Child labor hinders children’s education
We know that poverty often pushes children to work, yet when children leave school early to enter the labor force they are more likely to end up in occupations that limit their chances of breaking out of poverty.
June 12, 2016 by GPE Secretariat
3 minutes read
© Save the Children

June 12 is the World Day Against Child Labor and while the number of children 5-17 who work has declined by 30% since 2000, there are still 168 million child laborers worldwide according to the International Labour Organization (ILO). More than half, 85 million, are in hazardous work.

In the 2015 report Child Labour and Education – Progress, challenges, and future directions the ILO analyzes the role of child labor in keeping children away from school, as well as the lack of accessible, affordable and good quality schooling as a factor for children to enter the workforce. 

The findings outlined in the report include:

  • Child labor lowers net primary enrollment ratios.
  • There is a strong negative effect of child labor on school attendance. In some countries, school attendance rates of working children are only about half of those of non-working children.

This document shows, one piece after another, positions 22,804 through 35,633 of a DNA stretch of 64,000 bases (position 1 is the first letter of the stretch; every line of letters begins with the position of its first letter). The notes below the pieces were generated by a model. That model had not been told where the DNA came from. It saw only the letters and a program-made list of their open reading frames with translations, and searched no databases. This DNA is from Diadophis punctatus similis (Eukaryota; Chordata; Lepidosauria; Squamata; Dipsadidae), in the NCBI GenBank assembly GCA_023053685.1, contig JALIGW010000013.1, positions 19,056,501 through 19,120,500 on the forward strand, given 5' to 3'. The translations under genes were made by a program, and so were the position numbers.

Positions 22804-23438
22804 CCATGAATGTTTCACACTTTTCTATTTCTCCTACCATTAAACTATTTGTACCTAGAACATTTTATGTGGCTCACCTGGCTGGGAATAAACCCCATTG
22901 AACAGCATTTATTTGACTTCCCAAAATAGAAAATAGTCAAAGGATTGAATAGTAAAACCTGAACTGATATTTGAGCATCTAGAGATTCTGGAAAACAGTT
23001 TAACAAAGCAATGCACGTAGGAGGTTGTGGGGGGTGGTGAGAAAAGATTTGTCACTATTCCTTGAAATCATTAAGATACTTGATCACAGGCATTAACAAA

• There is a significant negative correlation between levels of economic activity of children aged 7-14 years and youth literacy rates in the 15-24 age bracket.
  • Rural working children tend to be among the most disadvantaged.
  • Boys and girls often do different jobs. Girls are usually overrepresented in non-economic activities such as work in their “own household“. They also often bear the double burden of work outside and inside the house, often with little time left for schooling.
  • For children who manage to combine work and education, performance at school often suffers.

We know that poverty often pushes children to work, yet when children leave school early to enter the labor force they are more likely to end up in occupations that limit their chances of breaking out of poverty.

The achievement of the Sustainable Development Goal for Education rests on children being free to go to school rather than working to support their families, while ensuring decent work (SDG 8) and eliminating all child labor will be impossible without quality education for all children. Therefore, it is essential that we continue to work on exploring and addressing the links between education and child labor. 

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It is not only that children drop out of school into the labor, but the labor children often get engaged are such that are not without a health risks, with no potential for future prospects for these children. It is a common knowledge that these brisk of businesses are not enough to compensate for the low performance of these children in their schools for those who happened to combine both. Less privileged children were the most affected and suffered the most. In the meantime,every child should be carried along for a better future. We must stop child labor with all its ills for our children to prosper later in life.#Goal4 should be given special priority because of its relativity to achieving the #SDGs.